Departments > Planning & Development > Richardson & Western Traffic Calming

Richardson & Western Traffic Calming

In 2016, residents of Richardson Street approached City Councilors about speeding and excessive volumes in their neighborhood. After initial study and first-tier traffic calming approaches, City Staff, working with the Transportation Committee, have proceeded with a comprehensive planning process to enhance the quality of life in the neighborhood using Traffic Calming techniques.

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What is Traffic Calming?

Traffic calming slows traffic and creates safer and more comfortable streets. There are a variety of measures that can be applied together to address “cut-through” traffic, speeding and generally improve neighborhood streets for local residents and visitors.

Depending on the neighborhood, the design measure used may look and feel slightly different. Some possible traffic calming measures can include street design elements like:

  • Speed humps & Raised Crosswalks
  • Pavement Markings & Signage
  • Visible Crosswalks and Pedestrian Islands
  • Traffic Circles  
  • Traffic diverters (concrete elements that allow bicycles and pedestrians to pass freely but divert car traffic to other routes) Forced turns for vehicles or turn prohibitions for vehicles to reduce “cut-through” traffic
  • Bicycle facilities

Project Background & Chronology

Following a speed and volume study conducted by the Bath VIPS in 2016,  the City painted edge lines (also known as fog or gore lines) on Richardson Street, as a preliminary and cost-effective approach to slow speeds.  Subsequent to a second speed and volume study in 2017, the City engaged Gorrill-Palmer Consulting Engineers to produce a conceptual-level plan of traffic calming devices within the neighborhood.

During Summer 2018, the preferred traffic calming concept and the selected techniques will be tested using temporary devices--items like temporary bollards, 'bolt-able' speed humps, and construction barrels.  After the summer season concludes, the Transportation Committee will evaluate the project and determine what future steps the City will take.  Future actions could be permanently installing devices, revising the types of devices, or not pursuing additional implementation.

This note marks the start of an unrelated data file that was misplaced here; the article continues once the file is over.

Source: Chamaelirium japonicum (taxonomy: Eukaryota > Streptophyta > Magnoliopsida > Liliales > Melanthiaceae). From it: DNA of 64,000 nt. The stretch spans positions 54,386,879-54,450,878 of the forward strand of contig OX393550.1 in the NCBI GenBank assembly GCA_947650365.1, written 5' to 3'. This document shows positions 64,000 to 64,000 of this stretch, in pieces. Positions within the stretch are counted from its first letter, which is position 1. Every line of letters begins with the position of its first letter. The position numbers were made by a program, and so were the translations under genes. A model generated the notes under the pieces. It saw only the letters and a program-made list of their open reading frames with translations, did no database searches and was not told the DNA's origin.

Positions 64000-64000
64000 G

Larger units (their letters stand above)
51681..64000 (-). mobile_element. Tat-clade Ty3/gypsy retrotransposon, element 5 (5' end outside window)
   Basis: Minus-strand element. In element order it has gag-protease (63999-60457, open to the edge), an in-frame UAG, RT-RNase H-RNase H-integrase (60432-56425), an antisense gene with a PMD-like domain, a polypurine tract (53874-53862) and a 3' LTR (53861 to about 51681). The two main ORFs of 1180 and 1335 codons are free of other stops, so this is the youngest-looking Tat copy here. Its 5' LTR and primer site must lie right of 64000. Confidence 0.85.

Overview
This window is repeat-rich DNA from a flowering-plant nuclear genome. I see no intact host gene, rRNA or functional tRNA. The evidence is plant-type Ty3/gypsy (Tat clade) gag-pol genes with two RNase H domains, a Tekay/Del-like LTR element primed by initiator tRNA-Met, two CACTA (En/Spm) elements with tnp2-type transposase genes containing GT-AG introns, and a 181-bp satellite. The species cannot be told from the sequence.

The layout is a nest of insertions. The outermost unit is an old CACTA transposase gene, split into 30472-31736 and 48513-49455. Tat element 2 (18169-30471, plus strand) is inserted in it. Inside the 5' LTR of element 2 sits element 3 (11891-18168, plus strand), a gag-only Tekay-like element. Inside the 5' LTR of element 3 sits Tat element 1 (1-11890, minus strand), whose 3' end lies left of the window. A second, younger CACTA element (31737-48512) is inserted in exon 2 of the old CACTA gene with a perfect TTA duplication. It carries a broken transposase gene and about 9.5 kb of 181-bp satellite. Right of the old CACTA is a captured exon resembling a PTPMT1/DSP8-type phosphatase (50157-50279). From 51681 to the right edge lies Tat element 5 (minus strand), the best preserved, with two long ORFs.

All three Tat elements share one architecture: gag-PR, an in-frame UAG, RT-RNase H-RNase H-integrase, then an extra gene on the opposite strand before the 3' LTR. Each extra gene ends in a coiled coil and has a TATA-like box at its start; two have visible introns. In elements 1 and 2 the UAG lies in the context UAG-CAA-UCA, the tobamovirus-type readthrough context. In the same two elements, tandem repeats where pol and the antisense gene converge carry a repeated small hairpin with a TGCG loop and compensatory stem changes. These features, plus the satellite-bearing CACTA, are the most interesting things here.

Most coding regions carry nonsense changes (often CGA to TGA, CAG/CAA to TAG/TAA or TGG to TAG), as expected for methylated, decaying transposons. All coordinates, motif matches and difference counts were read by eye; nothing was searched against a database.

Do you live or work in the neighborhood?  Do you use these streets for your daily commute?  If you have thoughts, questions, comments, or ideas you'd like to share, please contact Andrew Deci, Director of Planning & Development at adeci@cityofbath.com.  

Chronology

Summer 2017 - Edgelines added to Richardson Street

December 13, 2017 - Public Meeting to Understand Neighborhood Concerns

Postcards sent to the neighborhood (apx 60); about ten households were represented

March 14, 2018 - Public Meeting to Receive Feedback on Concepts (G-P Presentation Available at the Link)

Postcards sent to the neighborhood (apx 70) about six households were represented

3/20/2018 Coastal Journal Article

March 28, 2018 - Transportation Committee Review of Concepts 

April 2018 - Transportation Committee Selection of Preferred Concept

Summer 2018 - Installation of Temporary Traffic Calming Treatments

Fall 2018 - Public Meeting to Evaluate Effectiveness of Traffic Calming Treatments 

Fall 2018 - Transportation Committee Recommendation for Future Implementation/